We’ve been celebrating snail mail all week long on Orange Marmalade, considering what makes handwritten letters so great, and discovering loads of picture books featuring letters and snazzy envelopes.
Today I’ve got just a few titles you’ll find in the grown-up section of the library, but that are fun to share with kids to inspire major creativity with snail mail envelopes!
I’ve also pulled together a number of links
to folks selling fun stationery for kids.
Letters to Klaus, by Klaus Fugge
published in 2013 by Andersen Press
Publisher Klaus Fugge is responsible for some brilliant entries in the canon of children’s literature, having commissioned art from Quentin Blake, Edward Ardizzone, David McKee, and many others. In fact, in 1999 he was awarded the Eleanor Farjeon award for outstanding contribution to children’s books.
Over the years, illustrators employed their fizzing imaginations to decorate the envelopes they sent to his offices, which he of course kept, framing many so that his office became a gallery of the stars.
There are 100 utterly delightful reproductions of these little masterpieces in this envelope-shaped book.
Perusing them is a joy, and finding contributions from many of your favorite illustrators is like going on a treasure hunt. For ages 5 and up.
Envelopes, by Harriet Russell
published in 2005 by Random House
Harriet Russell, a British artist, addressed envelopes with a plethora of challenges which required decoding by the postal service in order to deliver them.
Many of them she simply mailed to herself in order to keep track of how many were successfully solved.
I seriously admire the sporting nature of the Royal Mail workers who solved crosswords, dot-to-dots, mazes, and all manner of cryptic notations to get these to their proper destination.
How many of you could have worked this one out?
Some were more decorative than puzzling.
There’s plenty of inspiration in her book for out-of-the-box addressing which involves more puzzling skill than pictorial, if that’s your preference, though I cannot guarantee the U.S. postal crew will solve your riddles! A great possibility for slightly older kids, perhaps ages 10 and up.
Floating Worlds: The Letters of Edward Gorey & Peter F. Neumeyer, edited by Peter F. Neumeyer
published in 2011 by Pomegranate Communications, Inc.
Author Peter Neumeyer and the extraordinary Edward Gorey collaborated on several children’s books which instigated a prolific spate of correspondence between the two of them. You can read their letters which range into philosophy and personal tidbits but contain a great deal of commentary on literature, children’s literature in particular, films, art, in this collection edited by Neumeyer.
Gorey illustrated the envelopes he sent and what a treasure they are. His macabre figures predominate, with the majority of those pictured bearing this little fellow…
…a pet “stoej-gnpf” who appears in at least one of their “Donald” collaborations. There are quite a number of his idiosyncratic drawings which might inspire some wildly imaginative creatures on envelopes of your own.
This is a dense volume only grown-ups will want to read, but the envelopes bear sharing with your kids.
A whole lot of people are experimenting with decorative envelopes these days. If you just do a Google image search for “envelope art” or something similar, you can gather further inspiration.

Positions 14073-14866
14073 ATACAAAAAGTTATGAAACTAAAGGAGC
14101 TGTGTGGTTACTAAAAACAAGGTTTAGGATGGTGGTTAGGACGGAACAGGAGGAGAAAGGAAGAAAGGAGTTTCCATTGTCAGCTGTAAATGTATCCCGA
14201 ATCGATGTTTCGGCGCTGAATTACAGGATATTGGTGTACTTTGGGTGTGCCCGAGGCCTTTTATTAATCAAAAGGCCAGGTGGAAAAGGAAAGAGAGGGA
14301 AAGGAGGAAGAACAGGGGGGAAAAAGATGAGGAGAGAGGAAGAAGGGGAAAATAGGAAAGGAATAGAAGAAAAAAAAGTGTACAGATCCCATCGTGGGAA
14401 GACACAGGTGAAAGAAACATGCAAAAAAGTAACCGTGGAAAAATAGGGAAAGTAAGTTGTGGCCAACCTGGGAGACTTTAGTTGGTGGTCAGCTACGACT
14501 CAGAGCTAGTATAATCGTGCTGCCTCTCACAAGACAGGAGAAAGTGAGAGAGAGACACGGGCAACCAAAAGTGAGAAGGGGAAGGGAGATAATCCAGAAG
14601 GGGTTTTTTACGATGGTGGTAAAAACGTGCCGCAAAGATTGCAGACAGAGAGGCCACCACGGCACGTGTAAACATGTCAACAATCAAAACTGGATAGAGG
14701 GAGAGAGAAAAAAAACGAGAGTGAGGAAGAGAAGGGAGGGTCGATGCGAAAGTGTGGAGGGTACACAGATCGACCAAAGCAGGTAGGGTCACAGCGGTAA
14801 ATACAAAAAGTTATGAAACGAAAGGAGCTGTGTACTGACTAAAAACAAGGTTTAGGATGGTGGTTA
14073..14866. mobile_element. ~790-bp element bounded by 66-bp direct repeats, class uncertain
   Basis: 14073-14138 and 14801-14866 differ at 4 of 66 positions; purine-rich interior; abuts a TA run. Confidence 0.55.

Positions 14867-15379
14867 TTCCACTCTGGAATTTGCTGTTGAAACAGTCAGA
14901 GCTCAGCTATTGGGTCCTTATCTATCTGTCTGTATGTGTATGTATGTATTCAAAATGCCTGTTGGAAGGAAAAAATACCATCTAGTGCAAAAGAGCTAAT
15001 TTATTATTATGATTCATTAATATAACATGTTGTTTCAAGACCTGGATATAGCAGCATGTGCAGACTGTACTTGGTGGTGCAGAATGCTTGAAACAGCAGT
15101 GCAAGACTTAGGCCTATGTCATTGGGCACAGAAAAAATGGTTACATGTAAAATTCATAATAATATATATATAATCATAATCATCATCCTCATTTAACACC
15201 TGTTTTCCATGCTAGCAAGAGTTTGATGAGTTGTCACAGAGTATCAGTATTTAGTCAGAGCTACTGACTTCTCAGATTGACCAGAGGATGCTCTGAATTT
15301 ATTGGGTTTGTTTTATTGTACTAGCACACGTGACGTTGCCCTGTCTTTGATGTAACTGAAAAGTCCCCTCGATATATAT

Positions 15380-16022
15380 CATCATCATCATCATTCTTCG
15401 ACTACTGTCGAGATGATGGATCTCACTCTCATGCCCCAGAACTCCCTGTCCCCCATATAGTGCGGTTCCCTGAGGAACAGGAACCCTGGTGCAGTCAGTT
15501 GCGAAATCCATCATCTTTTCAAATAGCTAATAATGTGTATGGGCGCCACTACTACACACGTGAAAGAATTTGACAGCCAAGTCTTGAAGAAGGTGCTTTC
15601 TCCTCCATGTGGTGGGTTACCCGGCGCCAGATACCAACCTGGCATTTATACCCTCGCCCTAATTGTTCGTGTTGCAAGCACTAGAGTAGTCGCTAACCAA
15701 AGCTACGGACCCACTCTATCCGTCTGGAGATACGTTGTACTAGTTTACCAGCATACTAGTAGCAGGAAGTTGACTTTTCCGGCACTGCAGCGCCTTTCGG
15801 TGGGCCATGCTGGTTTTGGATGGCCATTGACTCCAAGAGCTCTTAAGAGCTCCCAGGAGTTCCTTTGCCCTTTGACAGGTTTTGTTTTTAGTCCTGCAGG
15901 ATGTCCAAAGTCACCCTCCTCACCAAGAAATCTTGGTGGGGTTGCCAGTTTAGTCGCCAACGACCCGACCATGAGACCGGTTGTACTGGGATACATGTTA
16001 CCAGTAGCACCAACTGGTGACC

One of the things I love about the envelopes in today’s books
is that they were done for the sake of one person rather than an Instagram audience.
One person is more than enough of a reason for beauty and delight.
If you don’t have a budding artistic genius in your household, never fear. You might find any number of ways to jazz up your envelopes, from constructing them out of tattered books found at a thrift store…
…to going berserk with stickers. Just think what juice and joy it will bring everyone who sees it along its journey!
Back in the dark ages when I was a child, there were many kid-centric options for stationery — letters that folded up into their own envelope with cute stickers for decorating and sealing them were some of my favorites.
It’s much more difficult to locate kid-friendly stationery today, and for some reason the most prevalent products that come up when you search on the internet are personalized sets with a child’s name or monogram on them. I do not know why paper companies believe this is such a huge attraction for children.
After a great deal of snooping around, here are the best options I could find.
First, from Chronicle Books. They’ve got a lot of stationery and note cards on their site, not necessarily geared for kids but certainly good options for some children. My 4 favorites and their links:
Next, Etsy. I found several sites with cute letter-writing sets. I was especially glad to find some that would appeal to kids who aren’t into cute kittens and cupcakes, whether they are boys or girls!
A few favorites from Sea Urchin Studio: monsters, woodland, dinosaurs:
A couple choices for tweens from Beve Products:
If you are looking for cute bunnies and kittens, Cute Organizing has got you covered:
I love eeboo for their games and puzzles. Turns out they do kid stationery, too.
Animal-themed stationery seems to be the easiest to find. It’s not necessarily marketed with kids in mind, but these all seemed like happy choices for young writers:
I loved the translucent envelopes! Animal Faces by mochithings
Finally, I looked for stationery with beloved characters but could find very little. There are a number of sets of Harry Potter themed stationery which you can easily find yourselves. Paper Source had this one set of Paddington stationery:
If you know of sources for delightful stationery well-suited to kids, please tell us in the comments!
I hope you’ve drawn some measure of inspiration this week and that at least a few more mail boxes will see some hand-written couriers of love, creativity, and kindness in 2020!